Socializing at the start...

I showed up at the start to see the riders off and then ran a secret control early on in the ride. That allowed me to be useful and still get away to Nitnaht Lake to kiteboard this weekend.

Luke's Barcroft rando bent...

The weather looked great for the start. I hope the riders have a fun weekend on the road.

Riders' eye view of the start...

This is my second 600K of the year – without actually riding a bike! Next year I’ll have to enter the event…=-)

Rando-fied Kuwahara...

I’m planning on heading over to the finish to see the riders come in when I’m back from Nitnaht Sunday.





LHT 26″ Wheeled Build PT1…

28 05 2011

Rustproofed and ready to be built...

I bought my sage green Surly Long Haul Trucker frame back in the day when the only option was 700c wheels [for frames 56cm +] and complete bikes were just a dream. I was really pleased to see Surly introduce a 26″ wheeled trucker in the larger sizes recently. The 26″ wheel size allows you to use parts that are ubiquitous due to the proliferation of the mountain bike and to fit massive rubber plus fenders into the frame for a strong wheel that rolls like it’s on a cloud. If you are headed off paved roads or to a destination where roads are more an idea than a reality 26″ wheels/wide rubber make sense.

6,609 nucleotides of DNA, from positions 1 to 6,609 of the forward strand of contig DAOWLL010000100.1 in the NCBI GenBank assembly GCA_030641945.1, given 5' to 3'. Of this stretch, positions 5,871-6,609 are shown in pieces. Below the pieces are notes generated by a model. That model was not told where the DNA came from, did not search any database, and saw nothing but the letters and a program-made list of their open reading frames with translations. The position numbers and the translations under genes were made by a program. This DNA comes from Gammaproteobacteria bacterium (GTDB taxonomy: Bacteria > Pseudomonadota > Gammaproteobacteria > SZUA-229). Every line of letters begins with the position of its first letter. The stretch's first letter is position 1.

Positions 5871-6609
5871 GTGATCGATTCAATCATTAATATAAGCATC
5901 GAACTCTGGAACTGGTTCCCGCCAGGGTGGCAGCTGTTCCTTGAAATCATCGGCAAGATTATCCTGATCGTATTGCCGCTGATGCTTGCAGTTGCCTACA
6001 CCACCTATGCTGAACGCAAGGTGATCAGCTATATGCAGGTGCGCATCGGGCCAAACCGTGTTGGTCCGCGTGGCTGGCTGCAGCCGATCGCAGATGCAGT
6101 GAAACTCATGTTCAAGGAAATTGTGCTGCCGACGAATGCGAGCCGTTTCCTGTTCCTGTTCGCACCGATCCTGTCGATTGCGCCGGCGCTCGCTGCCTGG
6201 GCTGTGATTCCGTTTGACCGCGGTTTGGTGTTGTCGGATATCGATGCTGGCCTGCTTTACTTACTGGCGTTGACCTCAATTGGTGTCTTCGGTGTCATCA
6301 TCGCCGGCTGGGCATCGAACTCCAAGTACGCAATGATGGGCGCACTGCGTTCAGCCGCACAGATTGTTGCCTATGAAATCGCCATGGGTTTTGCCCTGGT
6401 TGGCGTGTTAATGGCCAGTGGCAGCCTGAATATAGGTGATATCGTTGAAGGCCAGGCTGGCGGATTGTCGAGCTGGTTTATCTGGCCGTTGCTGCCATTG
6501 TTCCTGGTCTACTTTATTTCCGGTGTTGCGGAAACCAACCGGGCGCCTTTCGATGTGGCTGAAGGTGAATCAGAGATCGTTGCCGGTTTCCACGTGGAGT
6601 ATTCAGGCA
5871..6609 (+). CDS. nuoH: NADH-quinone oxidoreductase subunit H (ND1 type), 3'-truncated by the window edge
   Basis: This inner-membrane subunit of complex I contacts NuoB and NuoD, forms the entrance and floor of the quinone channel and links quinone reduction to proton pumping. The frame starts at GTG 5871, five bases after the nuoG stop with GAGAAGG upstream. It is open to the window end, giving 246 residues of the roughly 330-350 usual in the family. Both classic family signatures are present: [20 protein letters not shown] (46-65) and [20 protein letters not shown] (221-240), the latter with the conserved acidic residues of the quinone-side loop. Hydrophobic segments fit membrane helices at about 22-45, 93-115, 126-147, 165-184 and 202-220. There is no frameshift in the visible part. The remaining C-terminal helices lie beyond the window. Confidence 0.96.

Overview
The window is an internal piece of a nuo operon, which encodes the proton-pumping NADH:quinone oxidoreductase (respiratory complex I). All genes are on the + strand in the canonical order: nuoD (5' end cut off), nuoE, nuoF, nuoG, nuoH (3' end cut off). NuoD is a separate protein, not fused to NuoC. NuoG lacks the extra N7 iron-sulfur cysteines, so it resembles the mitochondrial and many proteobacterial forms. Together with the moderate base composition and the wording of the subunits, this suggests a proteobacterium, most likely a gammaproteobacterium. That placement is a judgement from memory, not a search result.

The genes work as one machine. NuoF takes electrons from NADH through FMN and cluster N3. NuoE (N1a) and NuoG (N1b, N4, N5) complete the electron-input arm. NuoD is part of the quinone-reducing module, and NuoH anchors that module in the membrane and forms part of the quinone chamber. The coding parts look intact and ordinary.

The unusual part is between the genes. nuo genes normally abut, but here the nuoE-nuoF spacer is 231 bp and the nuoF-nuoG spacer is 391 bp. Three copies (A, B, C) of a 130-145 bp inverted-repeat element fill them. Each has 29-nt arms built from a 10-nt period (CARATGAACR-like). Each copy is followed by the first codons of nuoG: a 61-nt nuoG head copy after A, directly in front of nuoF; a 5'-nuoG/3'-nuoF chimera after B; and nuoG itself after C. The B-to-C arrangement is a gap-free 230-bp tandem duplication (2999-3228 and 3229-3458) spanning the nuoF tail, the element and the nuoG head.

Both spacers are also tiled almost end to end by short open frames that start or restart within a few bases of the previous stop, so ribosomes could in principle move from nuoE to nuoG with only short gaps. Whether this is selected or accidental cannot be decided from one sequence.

I’ve been curious how different a 26″ LHT would be compared to my 700c frame. A side by side comparison was on my mind for a while, but it took a little while to make it happen. Well I’m stoked to say I’ve got a 58cm black LHT frame in my work stand finally.  My plan is to try out a few different builds on this frame over the summer and compare them back to back with my 700c Trucker.

Some ideas I have:

  • trying 38mm and 50mm 26″ rubber
  • trying drop bars and Jones Loop H-bar
  • trying 650B wheels & 42mm Grand Bois Hertre tires
  • trying a porteur rack up front to see how the bike handles
  • possibly setting it up in lightweight mode with 650B tires as a rando rig

New Surly LHT dropouts...

One thing I really like about Surly is that they don’t trying and upgrade their frames needlessly each year like most companies just for the sake of giving you something new to buy. They come up with a solid design, test it thoroughly and then stick with it. The LHT has seen only a couple changes over the years. The rear dropouts are different from my LHT. The rack/fender mounts are supported much better in the new dropouts which is a plus if you carry very heavy loads on rough terrain.
The rough looking finish on the dropouts in the image above is due to rust proofing I didn’t clean off – not a problem with the powder coat.